PBA shindig free of de Blasio-Cuomo feud

Gov. Andrew Cuomo’s name was not on the program for the annual PBA convention. But both he and NYPD Commissioner …

Gov. Andrew Cuomo’s name was not on the program for the annual PBA convention. But both he and NYPD Commissioner Bill Bratton were the featured guests.

Why the omission? One reason was that union officials feared if word got out about Cuomo, Mayor Bill de Blasio might order Bratton and top NYPD members not to attend Thursday’s event. The mayor and the governor are again dueling — this time over the handling of Legionnaires’ disease outbreak and the governor’s move not to invite the mayor with other city officials on a trip to Puerto Rico.

Unlike Mayor Rudy Giuliani, de Blasio is ceding as much authority to Bratton on police matters. De Blasio may have felt out of place at the convention in light of Cuomo and Bratton’s pro-police rhetoric, which cops feel have been wanting from the mayor.

As PBA president Pat Lynch put it before introducing Cuomo: “We need elected officials who will stand up and support us.”

Cuomo, who got the PBA’s Man of the Year Award, and Bratton, the PBA’s Person of the Year, did just that. Cuomo called being an NYPD cop “the toughest job in the toughest city.”

“You saved the city,” he told the cops. He also praised what he called “the discipline” of NYPD cops during “aggressive protests.” Some protests, which the mayor appeared to back, followed the police “chokehold” death of Eric Garner in Staten Island a year ago. When a deranged black man later assassinated two police officers, many in the NYPD blamed the mayor.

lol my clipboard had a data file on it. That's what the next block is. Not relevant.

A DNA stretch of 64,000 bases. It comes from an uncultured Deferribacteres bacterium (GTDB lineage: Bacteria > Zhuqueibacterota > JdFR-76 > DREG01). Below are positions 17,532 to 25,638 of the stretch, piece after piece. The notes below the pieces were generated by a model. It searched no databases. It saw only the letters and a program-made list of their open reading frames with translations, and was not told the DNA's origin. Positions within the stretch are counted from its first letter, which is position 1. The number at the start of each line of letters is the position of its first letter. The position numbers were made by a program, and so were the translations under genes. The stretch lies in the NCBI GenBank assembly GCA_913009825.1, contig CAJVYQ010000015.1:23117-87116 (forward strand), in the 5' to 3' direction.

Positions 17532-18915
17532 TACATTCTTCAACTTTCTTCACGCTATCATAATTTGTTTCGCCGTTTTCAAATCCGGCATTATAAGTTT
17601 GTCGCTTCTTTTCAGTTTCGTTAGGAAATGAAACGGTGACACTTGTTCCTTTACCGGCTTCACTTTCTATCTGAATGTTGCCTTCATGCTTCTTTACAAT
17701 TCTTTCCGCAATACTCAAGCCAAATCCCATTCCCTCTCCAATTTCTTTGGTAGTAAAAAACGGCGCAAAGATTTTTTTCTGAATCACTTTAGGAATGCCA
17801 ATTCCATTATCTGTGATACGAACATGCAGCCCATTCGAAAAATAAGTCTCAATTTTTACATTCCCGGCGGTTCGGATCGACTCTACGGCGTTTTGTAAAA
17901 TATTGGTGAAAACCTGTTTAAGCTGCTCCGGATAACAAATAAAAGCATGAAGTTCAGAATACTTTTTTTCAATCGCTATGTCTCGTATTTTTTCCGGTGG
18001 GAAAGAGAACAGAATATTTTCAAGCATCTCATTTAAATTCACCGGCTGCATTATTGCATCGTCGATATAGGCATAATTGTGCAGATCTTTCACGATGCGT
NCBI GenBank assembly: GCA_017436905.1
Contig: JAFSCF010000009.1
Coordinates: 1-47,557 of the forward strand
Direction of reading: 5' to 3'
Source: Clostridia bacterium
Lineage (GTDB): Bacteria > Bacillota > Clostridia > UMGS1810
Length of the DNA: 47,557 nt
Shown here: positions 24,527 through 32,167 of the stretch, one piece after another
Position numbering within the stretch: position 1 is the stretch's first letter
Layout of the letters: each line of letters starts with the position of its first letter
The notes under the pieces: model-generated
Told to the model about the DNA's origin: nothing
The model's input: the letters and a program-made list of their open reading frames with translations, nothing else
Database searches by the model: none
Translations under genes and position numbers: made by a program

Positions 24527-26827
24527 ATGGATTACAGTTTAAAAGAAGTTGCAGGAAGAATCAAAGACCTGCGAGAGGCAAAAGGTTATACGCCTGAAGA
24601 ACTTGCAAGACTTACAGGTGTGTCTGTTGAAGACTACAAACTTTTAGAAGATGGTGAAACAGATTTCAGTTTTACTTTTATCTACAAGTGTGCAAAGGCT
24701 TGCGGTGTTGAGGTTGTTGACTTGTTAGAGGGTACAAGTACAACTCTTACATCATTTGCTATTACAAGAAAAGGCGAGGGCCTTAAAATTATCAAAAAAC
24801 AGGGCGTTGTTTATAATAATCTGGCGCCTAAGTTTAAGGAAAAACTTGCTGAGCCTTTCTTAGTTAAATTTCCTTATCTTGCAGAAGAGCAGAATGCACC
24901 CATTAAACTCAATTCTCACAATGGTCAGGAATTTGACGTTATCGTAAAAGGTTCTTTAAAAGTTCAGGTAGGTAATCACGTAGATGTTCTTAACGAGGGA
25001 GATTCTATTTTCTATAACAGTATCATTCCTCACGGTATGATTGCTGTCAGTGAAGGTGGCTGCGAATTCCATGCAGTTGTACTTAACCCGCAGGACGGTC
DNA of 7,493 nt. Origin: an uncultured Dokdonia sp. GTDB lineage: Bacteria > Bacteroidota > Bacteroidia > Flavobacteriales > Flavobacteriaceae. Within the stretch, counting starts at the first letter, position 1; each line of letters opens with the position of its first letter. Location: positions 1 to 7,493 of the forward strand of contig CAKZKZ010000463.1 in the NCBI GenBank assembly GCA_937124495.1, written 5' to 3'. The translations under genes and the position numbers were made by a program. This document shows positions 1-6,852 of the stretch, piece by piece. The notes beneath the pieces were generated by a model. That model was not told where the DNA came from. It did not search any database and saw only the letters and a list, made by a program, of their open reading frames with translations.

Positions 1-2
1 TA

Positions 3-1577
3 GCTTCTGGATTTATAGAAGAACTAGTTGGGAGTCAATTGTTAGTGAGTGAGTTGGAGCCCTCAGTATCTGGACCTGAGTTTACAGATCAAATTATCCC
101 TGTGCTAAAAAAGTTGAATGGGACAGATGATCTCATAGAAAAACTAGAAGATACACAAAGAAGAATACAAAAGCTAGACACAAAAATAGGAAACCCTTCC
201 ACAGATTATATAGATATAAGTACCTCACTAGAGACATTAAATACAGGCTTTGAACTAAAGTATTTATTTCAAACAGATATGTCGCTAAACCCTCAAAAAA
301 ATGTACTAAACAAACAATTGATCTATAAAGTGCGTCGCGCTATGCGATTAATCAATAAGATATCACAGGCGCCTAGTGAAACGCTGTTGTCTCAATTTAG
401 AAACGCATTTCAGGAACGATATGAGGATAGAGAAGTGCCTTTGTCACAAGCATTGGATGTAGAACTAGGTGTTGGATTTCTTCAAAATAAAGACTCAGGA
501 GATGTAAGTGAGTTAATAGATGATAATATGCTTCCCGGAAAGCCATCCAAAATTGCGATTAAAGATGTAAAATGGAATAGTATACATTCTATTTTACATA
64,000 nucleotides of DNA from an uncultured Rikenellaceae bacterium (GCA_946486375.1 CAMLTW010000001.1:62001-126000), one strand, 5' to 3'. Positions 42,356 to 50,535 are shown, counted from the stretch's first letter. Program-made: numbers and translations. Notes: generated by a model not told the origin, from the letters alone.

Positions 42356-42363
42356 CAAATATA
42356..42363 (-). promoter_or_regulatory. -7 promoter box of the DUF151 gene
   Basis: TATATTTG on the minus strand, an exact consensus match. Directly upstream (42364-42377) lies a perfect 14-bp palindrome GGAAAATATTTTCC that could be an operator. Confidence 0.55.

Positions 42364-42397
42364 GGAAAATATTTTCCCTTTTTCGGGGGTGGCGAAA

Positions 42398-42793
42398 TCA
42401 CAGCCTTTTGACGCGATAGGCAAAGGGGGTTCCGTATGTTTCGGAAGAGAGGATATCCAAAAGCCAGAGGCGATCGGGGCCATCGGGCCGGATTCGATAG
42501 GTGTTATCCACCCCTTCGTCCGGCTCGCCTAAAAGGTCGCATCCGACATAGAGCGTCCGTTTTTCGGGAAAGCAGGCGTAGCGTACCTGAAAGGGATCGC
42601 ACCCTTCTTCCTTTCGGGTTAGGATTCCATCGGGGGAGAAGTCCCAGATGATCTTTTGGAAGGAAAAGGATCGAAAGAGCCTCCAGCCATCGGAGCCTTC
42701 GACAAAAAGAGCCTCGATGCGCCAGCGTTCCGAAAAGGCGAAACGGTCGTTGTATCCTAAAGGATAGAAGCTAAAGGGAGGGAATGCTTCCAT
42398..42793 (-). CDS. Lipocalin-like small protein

Bratton spoke of “the hostile law enforcement rhetoric directed against us. . . . Your story needs to be told and retold.”

Where does this leave de Blasio? It doesn’t appear he can make up to the rank and file: his embrace of the Rev. Al Sharpton after Garner’s death; his support of Chirlane McCray aide Rachel Noerdlinger despite the anti-cop emails posted by her son and her boyfriend; his warning to his biracial son to behave around cops.

Although he has endorsed broken windows in contrast to many of his political allies and given Bratton everything he’s asked for — including more cops — the mayor has not bonded rhetorically with the police as Cuomo and Bratton have.

At the PBA event, Cuomo and Bratton appeared to speak from the heart. As far as cops are concerned, the mayor’s heart is elsewhere.

Len Levitt